My mom told me crying makes you appear weak. She didn’t say it quite in those words, but that was the essence. It was grade school then, second grade maybe. And she was trying to tell me not to let the bullies see me cry because then they would know they had won. She was trying to make me stronger. Unwittingly, I applied it across the board, and now I don’t cry, especially not if someone is around.
I tell you this not to elicit an emotional response, but rather to inform you of how children are told to deal with bullying. Gifted children and those who are not neurotypical can be especially hindered by bullying, and the solution is not, in fact, to just “suck it up.”
Girls have things easier, I admit, when it comes to bullying. We are less likely to be involved in a physical altercation. But words can sting too, and last a lifetime. At 24, I still remember vividly my freshman year of high school. I recall being told in eighth grade that I was made fun of behind my back. I should have graduated high school early, by at least a year, but beginning in grade school (as early as third grade) I played down my intellect to attempt to be accepted by my peers.
I’d like to tell you about children who are intelligent but were not in the appropriate educational atmosphere to utilize it, and what happens when they transfer into schools where both faculty and peers encourage intelligence and creativity. Three of the four Utz children transferred schools before they entered the sixth grade: my brother and youngest sister into a competitive college preparatory school, and me into an environment not suited for educational excellence. Every one of us was bullied before the transfer, but afterward my siblings thrived in such a positive learning environment. Dare I say it, they became popular.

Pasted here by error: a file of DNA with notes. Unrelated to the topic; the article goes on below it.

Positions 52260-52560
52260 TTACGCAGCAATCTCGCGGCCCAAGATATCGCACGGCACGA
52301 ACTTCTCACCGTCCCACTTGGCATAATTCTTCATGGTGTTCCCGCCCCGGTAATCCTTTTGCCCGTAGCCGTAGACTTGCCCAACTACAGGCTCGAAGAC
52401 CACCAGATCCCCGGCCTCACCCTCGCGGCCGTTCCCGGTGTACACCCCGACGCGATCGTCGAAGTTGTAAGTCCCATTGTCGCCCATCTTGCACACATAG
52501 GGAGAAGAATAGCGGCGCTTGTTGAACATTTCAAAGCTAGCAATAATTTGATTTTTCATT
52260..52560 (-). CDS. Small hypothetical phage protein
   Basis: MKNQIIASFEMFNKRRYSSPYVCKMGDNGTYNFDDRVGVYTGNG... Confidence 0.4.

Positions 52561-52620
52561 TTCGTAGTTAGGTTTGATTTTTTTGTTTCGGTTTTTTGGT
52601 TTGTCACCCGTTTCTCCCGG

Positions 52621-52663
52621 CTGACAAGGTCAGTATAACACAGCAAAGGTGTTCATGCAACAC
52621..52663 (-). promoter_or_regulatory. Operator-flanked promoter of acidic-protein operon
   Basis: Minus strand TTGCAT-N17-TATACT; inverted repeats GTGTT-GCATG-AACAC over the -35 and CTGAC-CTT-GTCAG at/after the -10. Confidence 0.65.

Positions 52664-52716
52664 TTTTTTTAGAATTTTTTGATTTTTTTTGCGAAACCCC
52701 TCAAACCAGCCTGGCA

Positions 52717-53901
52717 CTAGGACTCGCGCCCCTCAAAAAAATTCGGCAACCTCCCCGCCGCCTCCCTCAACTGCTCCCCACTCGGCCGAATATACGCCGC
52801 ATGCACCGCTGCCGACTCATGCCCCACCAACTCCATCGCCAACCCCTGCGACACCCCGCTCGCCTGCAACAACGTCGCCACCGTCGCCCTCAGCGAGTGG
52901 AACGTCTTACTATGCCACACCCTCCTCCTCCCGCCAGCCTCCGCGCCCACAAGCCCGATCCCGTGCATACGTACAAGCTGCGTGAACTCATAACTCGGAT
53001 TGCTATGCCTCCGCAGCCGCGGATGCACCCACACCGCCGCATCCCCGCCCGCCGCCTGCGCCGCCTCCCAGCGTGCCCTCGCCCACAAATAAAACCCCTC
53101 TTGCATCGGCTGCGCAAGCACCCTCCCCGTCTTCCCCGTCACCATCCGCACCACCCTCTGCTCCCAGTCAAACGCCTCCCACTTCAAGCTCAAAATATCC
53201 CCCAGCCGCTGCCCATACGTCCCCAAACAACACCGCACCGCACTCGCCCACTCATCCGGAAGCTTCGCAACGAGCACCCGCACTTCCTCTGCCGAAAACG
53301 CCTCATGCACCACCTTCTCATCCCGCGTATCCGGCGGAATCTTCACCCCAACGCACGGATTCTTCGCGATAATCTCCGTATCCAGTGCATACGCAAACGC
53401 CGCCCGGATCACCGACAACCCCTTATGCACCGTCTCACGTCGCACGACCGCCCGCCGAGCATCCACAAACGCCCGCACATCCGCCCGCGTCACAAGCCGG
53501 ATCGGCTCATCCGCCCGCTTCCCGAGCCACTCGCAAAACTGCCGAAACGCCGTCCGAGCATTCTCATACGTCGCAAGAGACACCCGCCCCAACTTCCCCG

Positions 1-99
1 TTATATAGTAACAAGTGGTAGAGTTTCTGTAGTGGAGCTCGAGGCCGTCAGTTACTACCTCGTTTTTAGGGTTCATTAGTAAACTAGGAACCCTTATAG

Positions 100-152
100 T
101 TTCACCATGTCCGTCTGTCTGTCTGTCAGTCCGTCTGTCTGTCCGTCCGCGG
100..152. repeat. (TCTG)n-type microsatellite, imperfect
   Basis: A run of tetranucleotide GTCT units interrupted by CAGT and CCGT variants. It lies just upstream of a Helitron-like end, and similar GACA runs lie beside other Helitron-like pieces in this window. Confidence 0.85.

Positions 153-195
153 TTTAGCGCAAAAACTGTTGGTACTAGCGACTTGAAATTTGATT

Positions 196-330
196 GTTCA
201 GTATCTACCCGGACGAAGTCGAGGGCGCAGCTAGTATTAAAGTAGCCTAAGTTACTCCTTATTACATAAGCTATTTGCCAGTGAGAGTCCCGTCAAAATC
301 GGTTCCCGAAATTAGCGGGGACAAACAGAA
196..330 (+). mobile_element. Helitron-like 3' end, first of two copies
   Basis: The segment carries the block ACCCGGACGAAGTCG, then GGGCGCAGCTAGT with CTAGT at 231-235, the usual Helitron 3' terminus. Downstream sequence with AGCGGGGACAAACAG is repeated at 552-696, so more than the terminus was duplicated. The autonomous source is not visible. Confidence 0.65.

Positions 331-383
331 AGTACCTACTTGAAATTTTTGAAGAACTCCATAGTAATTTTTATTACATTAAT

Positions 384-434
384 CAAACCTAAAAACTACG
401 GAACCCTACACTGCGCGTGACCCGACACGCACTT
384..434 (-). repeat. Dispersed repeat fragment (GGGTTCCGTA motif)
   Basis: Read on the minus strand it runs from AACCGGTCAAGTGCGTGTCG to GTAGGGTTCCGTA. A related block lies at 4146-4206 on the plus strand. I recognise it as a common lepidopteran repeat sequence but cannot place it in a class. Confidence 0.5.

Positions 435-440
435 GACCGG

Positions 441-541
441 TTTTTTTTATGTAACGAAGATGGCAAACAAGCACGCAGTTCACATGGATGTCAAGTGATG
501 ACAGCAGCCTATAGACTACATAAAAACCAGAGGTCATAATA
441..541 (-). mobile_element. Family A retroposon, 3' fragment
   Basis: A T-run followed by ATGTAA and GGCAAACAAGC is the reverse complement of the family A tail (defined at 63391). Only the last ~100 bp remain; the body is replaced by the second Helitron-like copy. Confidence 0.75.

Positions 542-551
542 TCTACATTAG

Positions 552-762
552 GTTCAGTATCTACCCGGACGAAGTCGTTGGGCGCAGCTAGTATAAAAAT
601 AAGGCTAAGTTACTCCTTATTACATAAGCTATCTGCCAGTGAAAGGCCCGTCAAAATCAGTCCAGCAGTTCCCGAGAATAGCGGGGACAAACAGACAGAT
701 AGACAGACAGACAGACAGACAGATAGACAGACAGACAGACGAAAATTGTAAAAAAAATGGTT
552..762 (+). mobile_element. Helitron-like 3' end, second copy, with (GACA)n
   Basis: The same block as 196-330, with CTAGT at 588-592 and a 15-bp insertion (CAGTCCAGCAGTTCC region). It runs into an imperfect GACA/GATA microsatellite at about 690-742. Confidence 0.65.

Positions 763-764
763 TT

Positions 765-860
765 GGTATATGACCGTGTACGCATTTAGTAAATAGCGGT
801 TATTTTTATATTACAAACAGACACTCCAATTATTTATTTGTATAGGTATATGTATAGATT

When I was young, I knew I was special, but I didn’t know I was on the spectrum. I knew I was capable of awesome things, but I couldn’t imagine how to accomplish them. Knowing what I know now, I don’t wish that I had support from family, therapists, or school for my Asperger syndrome. Being high-functioning, I am mostly capable of handling myself in situations. What I do wish I had growing up is a gifted program, something that allowed me to use my intelligence instead of hiding it.
I’m going to advocate for something a little radical here. The system as we know it is flawed. October is Bullying Prevention month in schools, but that is not distributed throughout the rest of the social sphere. What starts as bullying in childhood transfers over to harassment, slander, and assault in the adult world. It is visible in the news media, in politicians’ treatment of each other, and in the way various groups of people are discussed and represented. Children behave the way mentors and parents do. In order for bullying to stop in schools, it must cease elsewhere first.